A repair shop in Baltimore, Maryland has been hit with a surplus of damaged Kia and Hyundai vehicles that were recovered after being stolen, the Baltimore Banner reports.
In recent years, thefts of Kia and Hyundai vehicles have skyrocketed after a video showcasing their vulnerabilities went viral online. Earlier models of Kia and Hyundai vehicles lack engine immobilizers, rendering them easier to hack into and steal.
Insurance adjusters and Baltimore, Maryland residents began sending their Kia and Hyundai vehicles to Rosedale Auto Services in late 2021 and early 2022. In most of these cases, someone had broken into the car and hacked into the steering column to easily start the engine.
Since then, Rosedale has been hit with an onslaught of these vehicles, with shop owner Greg Ey estimating around 15 to 20 Kias and Hyundais being repaired each month. Ey is now dealing with a shortage of glass panes for back rear windows, causing some vehicles to remain in his lot for up to six to eight weeks before he can obtain the parts he needs.
Ey will tape plastic sheets over shattered windows and disable them to prevent them from being stolen again. Once the vehicle is repaired, it’s kept in a lot surrounded by a chain-link fence and barbed wire and is monitored by surveillance cameras.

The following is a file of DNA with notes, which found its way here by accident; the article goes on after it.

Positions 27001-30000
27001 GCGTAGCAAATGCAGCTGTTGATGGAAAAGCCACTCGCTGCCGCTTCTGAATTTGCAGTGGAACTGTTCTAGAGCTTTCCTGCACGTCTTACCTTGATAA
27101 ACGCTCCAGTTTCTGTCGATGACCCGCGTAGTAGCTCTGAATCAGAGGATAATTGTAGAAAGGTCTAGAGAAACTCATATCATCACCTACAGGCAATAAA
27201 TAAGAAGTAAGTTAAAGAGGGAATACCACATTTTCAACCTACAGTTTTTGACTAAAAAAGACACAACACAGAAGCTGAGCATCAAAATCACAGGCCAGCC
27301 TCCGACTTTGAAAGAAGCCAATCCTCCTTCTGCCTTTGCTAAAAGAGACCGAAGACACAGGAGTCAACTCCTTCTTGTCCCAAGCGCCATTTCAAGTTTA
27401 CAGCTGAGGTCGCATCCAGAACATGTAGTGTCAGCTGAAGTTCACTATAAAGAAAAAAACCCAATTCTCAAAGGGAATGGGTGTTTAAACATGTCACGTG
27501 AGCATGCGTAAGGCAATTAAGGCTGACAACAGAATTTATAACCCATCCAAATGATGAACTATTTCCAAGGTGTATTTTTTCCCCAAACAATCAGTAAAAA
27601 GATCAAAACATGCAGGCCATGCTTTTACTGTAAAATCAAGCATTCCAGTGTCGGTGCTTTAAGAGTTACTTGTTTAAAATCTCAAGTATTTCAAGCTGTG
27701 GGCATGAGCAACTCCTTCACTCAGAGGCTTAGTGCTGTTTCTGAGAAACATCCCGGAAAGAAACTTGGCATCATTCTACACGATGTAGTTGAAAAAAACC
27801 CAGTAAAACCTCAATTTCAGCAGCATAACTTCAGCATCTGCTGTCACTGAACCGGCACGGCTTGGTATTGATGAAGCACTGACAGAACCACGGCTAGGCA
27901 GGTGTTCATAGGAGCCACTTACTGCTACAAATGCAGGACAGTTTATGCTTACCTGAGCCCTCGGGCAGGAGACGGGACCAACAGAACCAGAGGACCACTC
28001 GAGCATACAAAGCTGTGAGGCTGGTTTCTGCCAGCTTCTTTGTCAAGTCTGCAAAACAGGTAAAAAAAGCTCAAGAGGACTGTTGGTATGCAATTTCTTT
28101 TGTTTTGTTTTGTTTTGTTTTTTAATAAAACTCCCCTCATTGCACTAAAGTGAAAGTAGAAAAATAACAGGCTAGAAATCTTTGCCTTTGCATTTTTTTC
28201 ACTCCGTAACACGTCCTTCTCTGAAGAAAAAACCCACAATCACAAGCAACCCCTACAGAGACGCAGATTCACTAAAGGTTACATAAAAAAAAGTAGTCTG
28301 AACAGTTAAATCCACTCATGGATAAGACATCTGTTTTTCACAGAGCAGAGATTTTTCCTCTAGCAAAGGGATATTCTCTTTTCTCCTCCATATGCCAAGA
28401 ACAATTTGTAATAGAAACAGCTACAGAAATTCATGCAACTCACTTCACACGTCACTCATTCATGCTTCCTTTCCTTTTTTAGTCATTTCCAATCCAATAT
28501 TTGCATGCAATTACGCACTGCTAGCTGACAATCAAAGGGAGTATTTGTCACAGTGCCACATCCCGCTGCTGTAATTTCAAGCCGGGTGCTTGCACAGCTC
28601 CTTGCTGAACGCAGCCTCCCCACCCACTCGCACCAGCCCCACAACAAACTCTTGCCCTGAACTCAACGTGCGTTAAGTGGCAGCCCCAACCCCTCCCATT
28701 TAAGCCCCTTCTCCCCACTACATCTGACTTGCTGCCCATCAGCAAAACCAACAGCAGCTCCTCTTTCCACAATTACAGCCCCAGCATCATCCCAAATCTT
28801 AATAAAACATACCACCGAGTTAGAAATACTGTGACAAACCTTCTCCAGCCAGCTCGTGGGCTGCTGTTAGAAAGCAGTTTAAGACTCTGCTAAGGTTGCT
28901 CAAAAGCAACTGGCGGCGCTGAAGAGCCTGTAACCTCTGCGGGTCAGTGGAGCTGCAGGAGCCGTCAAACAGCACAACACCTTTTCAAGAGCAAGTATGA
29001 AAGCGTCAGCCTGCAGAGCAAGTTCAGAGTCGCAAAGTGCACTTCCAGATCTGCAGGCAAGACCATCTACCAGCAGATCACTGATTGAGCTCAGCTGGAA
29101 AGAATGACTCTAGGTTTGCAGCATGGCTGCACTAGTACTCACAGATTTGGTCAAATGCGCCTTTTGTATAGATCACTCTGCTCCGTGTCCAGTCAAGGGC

These are essential precautions to take, as Ey has witnessed the same vehicle being stolen multiple times. There have been instances of vehicle owners contacting the shop after their windows were busted in, but by the time a tow truck arrived, the vehicle was nowhere to be found.
Kia and Hyundai drivers that have come through Rosedale are sometimes warned to take precautions themselves. Upon retrieving his vehicle from Rosedale, a driver was advised to utilize a brightly colored steering wheel club lock to deter future thieves. This advice was not followed, and soon thereafter that same car was stolen again.
Not only are vehicle owners feeling discouraged, but Ey hates to see this happen to his clients and for the thefts to take up so much of his business.
“Is it business for us? Yes. But it’s not the business we want,” said Ey. “We don’t want to do this forever. There’s plenty to do without stolen cars.”